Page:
Golden-ringed Dragonfly, Cordulegaster boltonii. A truly stunning dragonfly to encounter, unless you're a smaller invertebrate!
the dog walking area high on Overton Hill drew in an active Kestrel. Also low over fields were the Swallow to the east of here, these over cover crop closer to The Source of The Test; Bullfinch again being heard about the hedgerows here.
a Kingfisher was active about The Test in Southington late morning. Bullfinch were again heard, this time in Two Gate Meadow gardens / hedgerows. To the north of here a Red Kite was seen over the Overton Hill estate, with one over Ashe Hill mid-afternoon.
two Hobby, a Kestrel and Sparrowhawk were seen over the disused cressbeds at Quidhampton, Red Kite and Buzzard being nearby. Two possible Southern Hawker were seen, and heard, as they hit a lounge window in Woodlands; the observer commenting "I have never seen anything like this before. They look quite tropical - Global Warming!!!!". A Hedgehog was again seen visiting gardens in Glebe Meadow. Common Blue were seen about the Community Orchard, both Large and Small White about The Harrow Way, as were Speckled Wood. A Comma roosted in a garden conifer in Woodlands some time prior to dusk. A Large Ranunculus at Turrill Hill Far House was the first of the year noted locally. Red Kite were seen over Ashe, two, Vinn's Lane, The Lynch, Overton Hill and Woodlands. Three Buzzard were seen over St. Mary's Church, one over The Lynch. Several Lesser Black-backed Gull were seen circling over the village, perhaps attracted in by continued ploughing locally.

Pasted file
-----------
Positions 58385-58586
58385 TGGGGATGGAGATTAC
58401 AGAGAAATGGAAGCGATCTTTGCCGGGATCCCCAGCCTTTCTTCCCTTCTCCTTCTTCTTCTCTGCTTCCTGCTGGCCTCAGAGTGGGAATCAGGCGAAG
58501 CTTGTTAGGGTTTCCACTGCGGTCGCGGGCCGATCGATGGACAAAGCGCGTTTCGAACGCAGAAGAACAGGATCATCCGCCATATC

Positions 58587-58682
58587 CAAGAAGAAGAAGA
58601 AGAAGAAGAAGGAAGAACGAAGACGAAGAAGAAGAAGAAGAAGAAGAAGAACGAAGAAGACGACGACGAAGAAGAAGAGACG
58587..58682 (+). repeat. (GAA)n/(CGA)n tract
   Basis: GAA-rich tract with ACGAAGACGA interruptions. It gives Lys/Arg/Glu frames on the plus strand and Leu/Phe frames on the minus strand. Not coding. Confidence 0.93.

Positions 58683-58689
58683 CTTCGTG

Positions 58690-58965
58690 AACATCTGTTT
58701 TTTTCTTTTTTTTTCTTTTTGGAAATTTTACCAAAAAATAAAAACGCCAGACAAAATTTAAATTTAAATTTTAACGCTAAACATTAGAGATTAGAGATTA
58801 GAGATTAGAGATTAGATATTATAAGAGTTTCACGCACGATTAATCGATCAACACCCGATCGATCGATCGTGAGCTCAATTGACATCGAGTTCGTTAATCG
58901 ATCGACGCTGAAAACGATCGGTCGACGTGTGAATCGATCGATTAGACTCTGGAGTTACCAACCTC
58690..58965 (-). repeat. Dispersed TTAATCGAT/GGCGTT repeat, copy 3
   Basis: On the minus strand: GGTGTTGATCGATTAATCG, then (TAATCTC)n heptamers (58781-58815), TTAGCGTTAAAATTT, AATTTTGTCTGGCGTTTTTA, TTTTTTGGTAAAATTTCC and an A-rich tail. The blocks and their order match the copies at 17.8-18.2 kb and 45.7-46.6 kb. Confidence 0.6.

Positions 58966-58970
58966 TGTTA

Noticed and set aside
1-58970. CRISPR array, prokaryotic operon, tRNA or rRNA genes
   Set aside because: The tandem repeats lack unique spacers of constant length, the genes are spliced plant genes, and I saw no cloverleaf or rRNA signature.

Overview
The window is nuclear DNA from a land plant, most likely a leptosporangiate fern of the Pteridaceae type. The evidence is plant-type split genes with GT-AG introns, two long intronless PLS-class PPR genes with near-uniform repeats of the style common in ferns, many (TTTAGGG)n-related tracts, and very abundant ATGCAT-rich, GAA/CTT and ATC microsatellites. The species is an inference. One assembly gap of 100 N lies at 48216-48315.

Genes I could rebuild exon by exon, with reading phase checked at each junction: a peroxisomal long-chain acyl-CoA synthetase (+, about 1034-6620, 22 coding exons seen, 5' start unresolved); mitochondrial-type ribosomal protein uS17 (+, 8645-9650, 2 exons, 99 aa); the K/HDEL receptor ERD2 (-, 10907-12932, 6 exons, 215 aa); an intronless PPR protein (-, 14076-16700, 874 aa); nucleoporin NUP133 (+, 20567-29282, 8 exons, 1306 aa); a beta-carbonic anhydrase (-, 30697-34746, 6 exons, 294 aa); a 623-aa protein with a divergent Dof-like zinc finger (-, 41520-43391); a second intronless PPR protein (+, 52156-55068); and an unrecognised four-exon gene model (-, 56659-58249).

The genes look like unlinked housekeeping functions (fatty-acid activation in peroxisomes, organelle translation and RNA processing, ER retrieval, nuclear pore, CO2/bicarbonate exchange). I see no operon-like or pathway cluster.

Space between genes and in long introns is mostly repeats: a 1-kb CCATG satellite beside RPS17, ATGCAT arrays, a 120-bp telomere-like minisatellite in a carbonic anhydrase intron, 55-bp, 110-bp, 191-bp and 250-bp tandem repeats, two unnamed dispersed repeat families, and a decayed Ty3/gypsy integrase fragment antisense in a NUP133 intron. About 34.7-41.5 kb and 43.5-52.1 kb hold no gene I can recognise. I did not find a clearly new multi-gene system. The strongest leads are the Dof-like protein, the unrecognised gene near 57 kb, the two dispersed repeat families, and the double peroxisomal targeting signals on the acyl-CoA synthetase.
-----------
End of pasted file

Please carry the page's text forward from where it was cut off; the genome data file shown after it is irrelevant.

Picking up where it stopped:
Hobby Red Kite Buzzard
Sparrowhawk Kestrel
From left to right: Hobby, Red Kite, Buzzard, Sparrowhawk and Kestrel — Pictures: Dave Levy. Five raptor species seen - five photographed!
The Sparrowhawk and Kestrel were seen to 'team up' to mob a Buzzard
Buzzard the cock Indian Peafowl, two, were seen in Sapley Lane and Dellands. A flock of 19+ House Martin was over the village mid-evening.
Right: Buzzard, Buteo buteo — Picture: Deb Heath. One of the most regularly seen of Parish raptors, often on the ground like this as they forage for invertebrates
Common Blue and Red Admiral were nectaring on blooms in Vinn's Lane, the former also again being seen in the Community Orchard. Up to three Red Kite were seen over Southington, one over Woodlands. Speckled Wood, Meadow Brown and Small White were still to be seen about The Harrow Way.
the Red Arrows flew low south-east over the village late morning. Late morning also saw a Sparrowhawk passing low west through the Overton Hill estate. House Martin were seen to be in reduced numbers compared with previous days. Another Brown House-moth was found in a residential bathroom. Red Arrows in formation
three Green Woodpecker were about the lawns of one Vinn's Lane property, Red Admiral on nearby buddleia. Saxon Wasp were attracted in to cream tea-covered fingers at Southley Farm. A Red Kite moved low over Overton Hill late morning, a further six sightings of these being made late afternoon / early evening, when a Swift, Swallow and five House Martin were seen moving over the village; the Swift one of the latest ever noted in the Parish.
a small Hedgehog was seen in a Two Gate Meadow garden. A 'V' of 13 Cormorant headed north-east over the village early morning.